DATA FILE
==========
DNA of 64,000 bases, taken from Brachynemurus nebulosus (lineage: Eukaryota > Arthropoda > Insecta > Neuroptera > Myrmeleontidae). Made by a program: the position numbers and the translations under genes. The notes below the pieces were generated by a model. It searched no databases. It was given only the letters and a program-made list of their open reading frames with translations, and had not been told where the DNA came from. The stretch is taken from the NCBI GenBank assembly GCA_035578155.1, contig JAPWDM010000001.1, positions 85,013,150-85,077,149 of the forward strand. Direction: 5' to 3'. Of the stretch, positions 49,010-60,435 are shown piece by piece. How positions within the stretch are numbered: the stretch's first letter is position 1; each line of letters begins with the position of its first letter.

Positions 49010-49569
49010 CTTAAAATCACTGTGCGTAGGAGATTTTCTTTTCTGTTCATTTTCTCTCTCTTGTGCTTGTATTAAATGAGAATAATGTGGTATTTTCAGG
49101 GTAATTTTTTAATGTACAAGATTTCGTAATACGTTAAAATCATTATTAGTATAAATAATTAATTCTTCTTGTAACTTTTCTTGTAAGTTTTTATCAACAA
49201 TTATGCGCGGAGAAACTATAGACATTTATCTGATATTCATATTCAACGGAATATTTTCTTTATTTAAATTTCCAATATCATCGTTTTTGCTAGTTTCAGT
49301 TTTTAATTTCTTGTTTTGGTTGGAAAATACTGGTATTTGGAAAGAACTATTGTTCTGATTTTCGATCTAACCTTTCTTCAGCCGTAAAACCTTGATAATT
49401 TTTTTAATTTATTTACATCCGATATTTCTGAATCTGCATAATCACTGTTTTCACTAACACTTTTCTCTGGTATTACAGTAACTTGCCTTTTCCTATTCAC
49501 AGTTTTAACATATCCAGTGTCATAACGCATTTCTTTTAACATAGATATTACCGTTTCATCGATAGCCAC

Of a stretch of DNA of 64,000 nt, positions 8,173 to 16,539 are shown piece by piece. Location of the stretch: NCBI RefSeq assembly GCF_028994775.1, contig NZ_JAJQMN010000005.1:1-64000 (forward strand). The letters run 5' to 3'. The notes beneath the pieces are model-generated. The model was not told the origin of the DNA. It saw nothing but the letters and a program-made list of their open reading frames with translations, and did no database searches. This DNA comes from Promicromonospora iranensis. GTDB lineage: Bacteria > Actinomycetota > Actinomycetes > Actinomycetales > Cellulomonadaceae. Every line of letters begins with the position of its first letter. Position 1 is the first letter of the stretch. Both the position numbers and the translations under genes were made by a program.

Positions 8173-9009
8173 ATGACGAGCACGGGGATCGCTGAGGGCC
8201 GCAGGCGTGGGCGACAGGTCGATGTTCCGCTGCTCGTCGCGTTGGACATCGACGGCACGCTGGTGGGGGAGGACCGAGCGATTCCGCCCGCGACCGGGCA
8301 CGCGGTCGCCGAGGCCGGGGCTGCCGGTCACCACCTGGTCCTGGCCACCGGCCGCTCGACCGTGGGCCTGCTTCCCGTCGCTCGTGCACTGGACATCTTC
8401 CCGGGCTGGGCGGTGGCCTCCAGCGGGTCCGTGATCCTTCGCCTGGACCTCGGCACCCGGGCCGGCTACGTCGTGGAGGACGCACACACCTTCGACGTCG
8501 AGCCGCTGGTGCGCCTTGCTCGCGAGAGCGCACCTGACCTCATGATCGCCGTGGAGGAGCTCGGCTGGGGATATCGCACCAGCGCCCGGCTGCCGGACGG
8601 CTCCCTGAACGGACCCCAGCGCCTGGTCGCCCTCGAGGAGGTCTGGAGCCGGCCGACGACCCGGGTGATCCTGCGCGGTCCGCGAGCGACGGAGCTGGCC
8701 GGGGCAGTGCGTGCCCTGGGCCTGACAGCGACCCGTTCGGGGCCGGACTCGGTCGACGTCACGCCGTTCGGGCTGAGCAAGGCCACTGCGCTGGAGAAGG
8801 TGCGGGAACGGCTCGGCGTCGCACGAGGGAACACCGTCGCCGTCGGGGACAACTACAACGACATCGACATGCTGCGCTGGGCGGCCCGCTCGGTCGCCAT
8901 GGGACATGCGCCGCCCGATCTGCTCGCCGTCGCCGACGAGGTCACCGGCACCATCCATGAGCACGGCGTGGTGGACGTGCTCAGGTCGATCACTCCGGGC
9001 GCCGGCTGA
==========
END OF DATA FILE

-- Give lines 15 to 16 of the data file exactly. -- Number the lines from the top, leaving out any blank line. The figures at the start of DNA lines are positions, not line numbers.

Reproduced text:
8501 AGCCGCTGGTGCGCCTTGCTCGCGAGAGCGCACCTGACCTCATGATCGCCGTGGAGGAGCTCGGCTGGGGATATCGCACCAGCGCCCGGCTGCCGGACGG
8601 CTCCCTGAACGGACCCCAGCGCCTGGTCGCCCTCGAGGAGGTCTGGAGCCGGCCGACGACCCGGGTGATCCTGCGCGGTCCGCGAGCGACGGAGCTGGCC